‘Spider-Man 3’ spins web of entertainment

Maggie Nepomuceno

Good things come in threes and apparently so do summer blockbusters. Three seems to be the key number this summer with the third part of three trilogies all being released this month. The much anticipated releases of “Shrek the Third,” “Pirates of the Caribbean 3,” and “Spider-Man 3” have got people in the movie industry buzzing that this could be a record-breaking season at the box office. Our friendly neighborhood spider kicks off the summer with visual brilliance and web-tingling action sequences in the long-awaited “Spider-Man 3.”

“I’ve come a long way from the boy being bit by a spider,” Peter Parker (Tobey Maguire) says as the film opens. And he certainly has. Since acquiring his spider-like reflexes, we’ve seen Peter alter-ego Spider-Man defeat the Green Goblin and Dr. Octopus, save New York City from disaster after disaster and win the love of Mary Jane Watson (Kirsten Dunst).

When Peter left us last, his best friend Harry Osborn (James Franco) had discovered his duplicitous identity as Spider-Man, the person he deems responsible for the death of his father, aka the Green Goblin. Out for vengeance, Harry emerges as the New Goblin serving as one of three, yes three, villains that Peter Parker/Spider-Man must battle this time around.

In other matters, Peter boasts promising developments in his life; his relationship with Mary Jane seems to be headed toward marriage, while his alter-ego Spider-Man has developed into an icon and hero to the city of New York. Mary Jane, on the other hand, is struggling as an actress and can’t relate to Peter’s sense of self-confidence. Surrounded by the spotlight and parades in his honor, his overdose of hubris gets the best of him and Mary Jane as he basks in the glow of praise and worship.

Subsequently, a mysterious black substance that feeds off negative energy latches itself to our hero, sending both Peter and Spider-Man into a dark and twisted descent of revenge and aggression. The new “emo” Peter Parker arrogantly struts around town with his hair swept over his eyes, twiddling his fingers at women as he passes complete with cheesy musical backing. The sequence, reminiscent of the “Raindrops Keep Falling on My Head” bit in “Spider-Man 2,” is already silly and awkward enough, but then it is capped off by an insufferable dance number at a night club between Peter and Gwen Stacy (Bryce Dallas Howard) in an attempt to make Mary Jane jealous. Ultimately failing to entertain or to provide any substance to the plot, the scene is better suited on the cutting room floor.

These few setbacks aside, the film gives us plenty else to be entertained by including the addition of two new villains, Sandman and Venom, who conveniently coincide with the lives of both Spider-Man and Peter Parker. Escaped criminal Flint Marko (Thomas Haden Church) only wants to get the money to help his sick daughter, but while running from the police, he lands himself in the middle of a science experiment which transforms him into the Sandman. With his abilities to morph himself either into a sandstorm or a colossal hulk, he is a natural nemesis for Spider-Man. However, when Peter discovers that Flint, not the man that he killed in the first film, may have been the one responsible for his Uncle Ben’s death, not the man he supposed and killed in the first film, Flint poses an even greater threat for Peter sparking perilous feelings of revenge.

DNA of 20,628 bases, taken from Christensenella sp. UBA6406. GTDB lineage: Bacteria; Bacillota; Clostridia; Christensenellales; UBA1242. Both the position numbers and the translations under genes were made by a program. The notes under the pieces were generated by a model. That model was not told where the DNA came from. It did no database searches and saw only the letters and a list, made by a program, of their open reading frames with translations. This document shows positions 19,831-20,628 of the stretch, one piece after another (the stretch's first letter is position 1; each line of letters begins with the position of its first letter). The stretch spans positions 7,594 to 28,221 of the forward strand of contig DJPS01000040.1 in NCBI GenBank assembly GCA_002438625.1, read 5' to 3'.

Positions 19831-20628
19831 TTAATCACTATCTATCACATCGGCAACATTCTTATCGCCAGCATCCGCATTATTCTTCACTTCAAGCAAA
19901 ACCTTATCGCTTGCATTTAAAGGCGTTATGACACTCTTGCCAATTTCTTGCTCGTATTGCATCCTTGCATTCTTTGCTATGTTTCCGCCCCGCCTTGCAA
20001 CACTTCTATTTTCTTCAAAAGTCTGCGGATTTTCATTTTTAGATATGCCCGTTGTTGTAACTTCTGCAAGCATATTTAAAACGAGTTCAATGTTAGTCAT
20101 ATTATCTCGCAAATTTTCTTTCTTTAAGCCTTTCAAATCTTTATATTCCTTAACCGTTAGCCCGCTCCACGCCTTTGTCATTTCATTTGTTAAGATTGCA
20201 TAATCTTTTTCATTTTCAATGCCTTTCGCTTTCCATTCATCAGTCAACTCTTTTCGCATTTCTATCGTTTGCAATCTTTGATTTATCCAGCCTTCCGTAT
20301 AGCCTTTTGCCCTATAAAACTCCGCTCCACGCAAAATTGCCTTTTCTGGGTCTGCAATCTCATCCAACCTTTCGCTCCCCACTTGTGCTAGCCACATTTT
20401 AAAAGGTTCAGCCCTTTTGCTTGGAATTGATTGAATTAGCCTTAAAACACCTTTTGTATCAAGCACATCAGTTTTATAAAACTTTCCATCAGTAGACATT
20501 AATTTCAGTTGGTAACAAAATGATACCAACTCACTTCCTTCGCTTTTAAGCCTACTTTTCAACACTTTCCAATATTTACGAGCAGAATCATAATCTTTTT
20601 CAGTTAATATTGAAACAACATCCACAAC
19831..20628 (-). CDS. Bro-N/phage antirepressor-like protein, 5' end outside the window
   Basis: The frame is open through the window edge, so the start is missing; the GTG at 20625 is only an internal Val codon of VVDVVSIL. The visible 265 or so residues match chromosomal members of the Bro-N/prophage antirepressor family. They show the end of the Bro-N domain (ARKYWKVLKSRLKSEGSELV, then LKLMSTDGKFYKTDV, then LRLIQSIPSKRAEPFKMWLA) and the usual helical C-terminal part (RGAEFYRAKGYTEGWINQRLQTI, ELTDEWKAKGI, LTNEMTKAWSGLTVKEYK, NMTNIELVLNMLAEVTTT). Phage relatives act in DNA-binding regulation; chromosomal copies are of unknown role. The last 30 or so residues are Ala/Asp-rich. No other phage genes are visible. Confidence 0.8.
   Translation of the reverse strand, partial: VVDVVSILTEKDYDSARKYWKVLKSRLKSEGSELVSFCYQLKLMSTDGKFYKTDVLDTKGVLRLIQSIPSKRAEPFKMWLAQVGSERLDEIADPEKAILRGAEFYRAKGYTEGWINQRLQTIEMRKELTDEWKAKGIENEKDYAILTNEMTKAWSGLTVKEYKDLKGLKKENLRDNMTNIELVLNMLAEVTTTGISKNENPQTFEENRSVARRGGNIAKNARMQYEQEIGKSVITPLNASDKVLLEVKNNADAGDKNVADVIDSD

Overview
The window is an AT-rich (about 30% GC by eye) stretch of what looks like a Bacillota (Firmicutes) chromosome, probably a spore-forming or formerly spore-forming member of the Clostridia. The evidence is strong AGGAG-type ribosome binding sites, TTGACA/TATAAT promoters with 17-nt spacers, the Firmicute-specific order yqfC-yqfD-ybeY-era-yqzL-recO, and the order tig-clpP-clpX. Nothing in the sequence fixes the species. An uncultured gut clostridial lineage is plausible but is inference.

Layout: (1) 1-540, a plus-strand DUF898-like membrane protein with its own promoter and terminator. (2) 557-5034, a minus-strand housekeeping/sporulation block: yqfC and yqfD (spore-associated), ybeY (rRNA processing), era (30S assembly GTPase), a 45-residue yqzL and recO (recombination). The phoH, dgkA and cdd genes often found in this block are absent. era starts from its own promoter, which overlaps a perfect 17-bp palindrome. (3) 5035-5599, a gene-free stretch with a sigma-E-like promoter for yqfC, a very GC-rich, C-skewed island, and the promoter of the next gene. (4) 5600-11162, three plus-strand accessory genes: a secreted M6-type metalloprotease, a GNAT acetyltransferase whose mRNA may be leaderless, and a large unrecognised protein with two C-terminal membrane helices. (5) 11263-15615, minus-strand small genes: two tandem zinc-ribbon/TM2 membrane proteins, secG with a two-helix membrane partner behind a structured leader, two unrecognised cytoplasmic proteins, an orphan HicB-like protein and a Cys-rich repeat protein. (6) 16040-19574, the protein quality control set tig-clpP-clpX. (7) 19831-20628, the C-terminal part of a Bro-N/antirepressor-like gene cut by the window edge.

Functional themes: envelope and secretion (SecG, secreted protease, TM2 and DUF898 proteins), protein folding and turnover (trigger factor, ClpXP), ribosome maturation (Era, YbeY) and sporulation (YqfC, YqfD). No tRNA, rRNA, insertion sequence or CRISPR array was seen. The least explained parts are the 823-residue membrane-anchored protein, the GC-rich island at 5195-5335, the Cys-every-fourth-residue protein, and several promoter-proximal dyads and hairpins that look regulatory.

Then there is Eddie Brock (Topher Grace), a rival photographer who will do anything, including defaming the reputation of Spider-Man, to beat Peter out of a full-time staff job at the Daily Bugle. When the same black substance that has plagued Spider-Man gets a hold of Eddie, he transforms into the deadly Venom.

With so many different and seemingly disjointed story strands, the film barely brings everything together by the end. Unfortunately, neither the stories of Eddie nor Flint have enough time to flesh out. Yet it’s not that the film isn’t long enough (it runs approximately two and a half hours); the problem lies in that there is too much going on in that time.

But what the film lacks in plot, it makes up for in visual graphics. The movie makes the most of its reported $250 million budget with amazingly spectacular action sequences and impressive use of CGI. A four-way battle at the end of the movie will leave audiences begging for more Spider-Man movies, but it is an early battle between the New Goblin and Spider-Man that is most entertaining. Its stunning depiction of frenzy mixed with a fluid feeling of vertigo creates a sequence captivating to watch.

“Spider-Man 3,” like the first two installments, sustains the perfect balance of real-life action and comic book antics. True to form, it will surely please comic book fans while also providing an emotional foundation for its audiences. The film doesn’t offer any cliffhangers, but it does leave us with a bittersweet ending to what could be the last installment of the Spider-Man franchise. This is the film that audiences have been waiting for, and if it means anything, at least this Spidey fan is pleased.